A new warning has been issued by the U.S. Food and Drug Administration and this one is for cat owners. It's about topical analgesics that are for humans that can be fatal if your cat comes in contact with them.
Your cat is at risk if exposed to topical pain medications containing the nonsteroidal anti-inflammatory drug (NSAID) flurbiprofen. People using these medications, should use care when applying them in a household with pets, as even very small amounts could be dangerous to these animals.
Two households have reported that their cats became sick or died after their owners used topical meds that contained flurbiprofen on themselves, not their cats.They had applied the lotion or the cream to their own neck or feet, hoping for relief from muscle pain and stiffness. They did not apply it directly on their pets. Nobody knows how the pets became exposed.
The products contained the NSAID flurbiprofen and the muscle relaxer cyclobenzaprine, as well as other active ingredients, including baclofen, gabapentin, lidocaine, or prilocaine.
One household had some scary moments with two of their cats, they developed kidney failure. They were nursed back to health after having to go to their vet. Another family was not so fortunate. Their two cats lost their appetite and became very lethargic. They started vomiting and developed melena (black, tarry, bloody stools), anemia, and had diluted urine.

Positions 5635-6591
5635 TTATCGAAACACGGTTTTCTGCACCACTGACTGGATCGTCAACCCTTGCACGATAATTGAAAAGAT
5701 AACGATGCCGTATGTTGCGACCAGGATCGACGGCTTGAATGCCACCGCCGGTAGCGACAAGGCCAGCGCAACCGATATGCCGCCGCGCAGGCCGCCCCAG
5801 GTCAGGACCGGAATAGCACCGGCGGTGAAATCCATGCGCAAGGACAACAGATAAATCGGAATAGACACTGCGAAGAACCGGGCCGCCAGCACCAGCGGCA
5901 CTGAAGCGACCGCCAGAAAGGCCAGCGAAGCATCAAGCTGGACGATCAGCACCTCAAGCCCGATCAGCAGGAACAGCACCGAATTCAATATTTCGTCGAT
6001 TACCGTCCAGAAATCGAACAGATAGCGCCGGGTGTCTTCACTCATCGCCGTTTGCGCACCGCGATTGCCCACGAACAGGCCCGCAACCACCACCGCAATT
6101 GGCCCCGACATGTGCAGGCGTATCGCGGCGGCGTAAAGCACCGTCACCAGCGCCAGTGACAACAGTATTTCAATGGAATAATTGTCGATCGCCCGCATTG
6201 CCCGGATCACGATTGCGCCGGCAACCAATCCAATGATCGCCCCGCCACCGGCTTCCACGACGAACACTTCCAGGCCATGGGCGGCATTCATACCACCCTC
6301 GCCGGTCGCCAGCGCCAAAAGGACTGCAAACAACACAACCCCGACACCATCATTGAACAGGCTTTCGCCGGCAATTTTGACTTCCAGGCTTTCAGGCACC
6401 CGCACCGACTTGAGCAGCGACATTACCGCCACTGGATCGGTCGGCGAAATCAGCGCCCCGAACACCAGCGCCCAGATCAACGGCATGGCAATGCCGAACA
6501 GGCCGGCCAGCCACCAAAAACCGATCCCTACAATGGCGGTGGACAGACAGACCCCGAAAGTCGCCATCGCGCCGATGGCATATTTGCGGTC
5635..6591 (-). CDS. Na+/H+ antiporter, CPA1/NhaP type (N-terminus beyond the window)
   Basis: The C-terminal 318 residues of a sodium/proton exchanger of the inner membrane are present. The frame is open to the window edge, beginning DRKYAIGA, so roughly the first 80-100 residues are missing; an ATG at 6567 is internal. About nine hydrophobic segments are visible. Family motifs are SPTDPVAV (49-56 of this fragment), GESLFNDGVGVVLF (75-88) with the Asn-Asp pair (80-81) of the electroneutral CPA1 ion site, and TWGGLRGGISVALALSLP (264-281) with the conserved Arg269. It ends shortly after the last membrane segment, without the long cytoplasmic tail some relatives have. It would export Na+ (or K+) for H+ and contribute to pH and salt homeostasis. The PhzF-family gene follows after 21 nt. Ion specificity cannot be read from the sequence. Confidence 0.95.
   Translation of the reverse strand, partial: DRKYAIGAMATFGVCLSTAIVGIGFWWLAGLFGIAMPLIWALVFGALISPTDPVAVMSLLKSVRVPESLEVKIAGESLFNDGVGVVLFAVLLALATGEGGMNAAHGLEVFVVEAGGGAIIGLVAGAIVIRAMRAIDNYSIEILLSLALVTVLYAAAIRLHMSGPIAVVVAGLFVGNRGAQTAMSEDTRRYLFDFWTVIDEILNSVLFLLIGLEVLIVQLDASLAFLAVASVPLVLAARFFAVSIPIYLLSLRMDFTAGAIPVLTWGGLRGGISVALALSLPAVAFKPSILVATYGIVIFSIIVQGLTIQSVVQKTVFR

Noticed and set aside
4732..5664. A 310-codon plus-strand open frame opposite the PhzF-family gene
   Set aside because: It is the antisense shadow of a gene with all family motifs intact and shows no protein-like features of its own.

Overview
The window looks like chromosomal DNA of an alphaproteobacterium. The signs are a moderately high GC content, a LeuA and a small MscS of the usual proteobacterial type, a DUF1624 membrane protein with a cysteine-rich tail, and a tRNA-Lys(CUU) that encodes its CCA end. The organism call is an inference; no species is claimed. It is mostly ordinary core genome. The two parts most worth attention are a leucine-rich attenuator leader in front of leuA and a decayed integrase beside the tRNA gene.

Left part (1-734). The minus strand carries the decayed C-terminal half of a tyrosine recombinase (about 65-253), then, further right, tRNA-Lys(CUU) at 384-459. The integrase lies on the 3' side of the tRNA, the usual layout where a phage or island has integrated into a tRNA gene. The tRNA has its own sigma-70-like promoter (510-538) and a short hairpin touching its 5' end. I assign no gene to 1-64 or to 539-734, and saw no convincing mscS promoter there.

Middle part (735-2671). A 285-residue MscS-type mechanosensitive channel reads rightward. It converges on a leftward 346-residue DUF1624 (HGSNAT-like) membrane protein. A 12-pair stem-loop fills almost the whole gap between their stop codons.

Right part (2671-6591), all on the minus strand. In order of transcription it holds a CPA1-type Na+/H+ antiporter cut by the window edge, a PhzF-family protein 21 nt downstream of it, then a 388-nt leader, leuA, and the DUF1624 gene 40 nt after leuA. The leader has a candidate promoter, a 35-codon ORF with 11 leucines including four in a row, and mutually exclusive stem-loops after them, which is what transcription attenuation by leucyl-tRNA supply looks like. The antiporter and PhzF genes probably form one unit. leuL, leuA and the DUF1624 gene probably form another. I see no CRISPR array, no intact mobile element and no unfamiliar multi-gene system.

Even though these cats went to their vet and were treated, they died. A third cat in the second household also died after the owner had stopped using the medication. Autopsies found they had poisoning that was consistent with NSAID toxicity.
The FDA recommends that you take these precautions:
- Wash your hands and your clothing keeping all residue away from your pets.
- Keep your meds up and out of the way of your pets.
- Ask your vet and your doctor before you apply any ointment to see if it can harm your pet just from having contact with it.
- If you are using topical medications containing flurbiprofen and your pet becomes exposed, bathe or clean your pet as thoroughly as possible and consult a veterinarian.
Be aware even though there has not been any warning of toxicity to dogs, they could be vulnerable as well.
This warning is also extended to veterinarians to take note of patients that show signs that they have come in contact with household medicines that contain flurbiprofen.
Pharmacists that fill prescriptions need to make sure they advise patients of what the adverse reactions can be to pets.
Pet owners and veterinarians can also report any adverse effects to the FDA.